PEPs find a new home in paying off the mortgage

Personal equity plans are sold mainly on the strength of their tax benefits - but they have other advantages that increase their attraction as long-term savings products.

In particular, PEPs are becoming more and more popular as backing for a house purchase, rather than the traditional with-profits endowment policy.

You pay the lender interest only over the term of the mortgage and make regular payments - normally monthly - into a managed PEP.

Using PEPs in this way has a number of advantages. If they perform well, for example, you may be able to pay off all or part of your loan ahead of schedule.

Some borrowers are planning to use this technique in a structured way. Geoff Walker, a systems analyst in Richmond, Surrey, is buying his pounds 90,000 flat with a PEP mortgage that combines three elements from different providers: a pounds 70,000 interest-only loan from Bank of Scotland, an M&G PEP and life assurance from the Equitable.

"We are looking to start liquidating the loan in stages," he says. "My wife wants to take a year off in her 40s -she's 30 now - and we want to make a big cut in the mortgage interest payments at the time.

"We are in our second-year PEP with M&G, but for the next year I'm going to look into the performance tables and see if there is an alternative offering higher growth.

"I think we will probably look to have two or three different PEP managers over a few years, depending on performance," he says - highlighting another key advantage of the product: if a fund performs badly for a few years, you can switch to another manager without incurring heavy penalties.

The other main use of a PEP is in saving towards retirement. A survey to be published later this week by Fidelity Investments shows that about half of all potential PEP investors want them to fund retirement.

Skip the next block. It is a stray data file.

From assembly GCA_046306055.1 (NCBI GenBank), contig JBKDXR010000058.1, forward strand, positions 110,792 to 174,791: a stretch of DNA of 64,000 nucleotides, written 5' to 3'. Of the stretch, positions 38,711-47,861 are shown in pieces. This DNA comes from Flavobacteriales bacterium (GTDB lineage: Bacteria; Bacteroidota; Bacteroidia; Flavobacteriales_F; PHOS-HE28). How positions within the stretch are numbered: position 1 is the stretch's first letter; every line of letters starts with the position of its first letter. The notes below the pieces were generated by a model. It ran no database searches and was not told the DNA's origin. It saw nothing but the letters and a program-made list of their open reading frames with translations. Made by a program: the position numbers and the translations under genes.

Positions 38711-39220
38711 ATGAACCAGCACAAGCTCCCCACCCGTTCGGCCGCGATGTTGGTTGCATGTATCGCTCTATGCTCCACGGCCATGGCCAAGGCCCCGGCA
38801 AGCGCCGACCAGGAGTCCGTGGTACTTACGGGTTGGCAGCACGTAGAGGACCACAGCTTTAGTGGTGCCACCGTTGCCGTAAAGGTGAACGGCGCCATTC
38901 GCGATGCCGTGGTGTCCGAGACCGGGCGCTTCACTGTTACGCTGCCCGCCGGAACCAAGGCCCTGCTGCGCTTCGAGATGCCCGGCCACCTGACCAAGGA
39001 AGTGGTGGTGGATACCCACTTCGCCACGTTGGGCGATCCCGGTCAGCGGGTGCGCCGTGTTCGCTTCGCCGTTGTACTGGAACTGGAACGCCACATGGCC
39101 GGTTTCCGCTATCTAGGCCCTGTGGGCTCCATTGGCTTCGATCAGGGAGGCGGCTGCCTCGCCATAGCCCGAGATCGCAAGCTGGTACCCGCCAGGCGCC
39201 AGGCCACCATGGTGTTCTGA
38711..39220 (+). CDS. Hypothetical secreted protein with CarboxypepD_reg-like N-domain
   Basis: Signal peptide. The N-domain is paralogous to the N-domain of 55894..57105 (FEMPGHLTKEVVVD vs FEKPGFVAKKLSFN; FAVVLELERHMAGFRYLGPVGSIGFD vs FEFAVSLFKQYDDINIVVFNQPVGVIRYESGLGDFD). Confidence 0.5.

Flexibility is, once again, an important attraction of PEPs as savings vehicles.

While pension plans are geared to a fixed retirement date, investments in personal equity plans can be cashed in at any time, tax-free.

Margaret Horn is planning to retire from local government at 60 "or maybe a bit before" - at which point she intends to move. While many pensioners uproot from the cities to the seaside, she plans to migrate in the opposite direction: from Sussex back to the Midlands, to be nearer to her children and grandchild.

"I've been putting money into PEPs for the past four years - and if I do decide to pack my bags a year or two early, it will help to bridge the gap until the pension starts at 60," she explains.

After her husband was killed in an accident, leaving her a widow at 42, Margaret has had to make a determined effort at financial planning for the first time.

"We were both in good jobs, both with good pensions, and I suppose you could say we took no thought for the morrow," she admits.

"But once the first shock is over, you have to come to terms with the changed financial situation. The attraction of the PEP is that I can draw an income, or take some of the capital as and when I need it."

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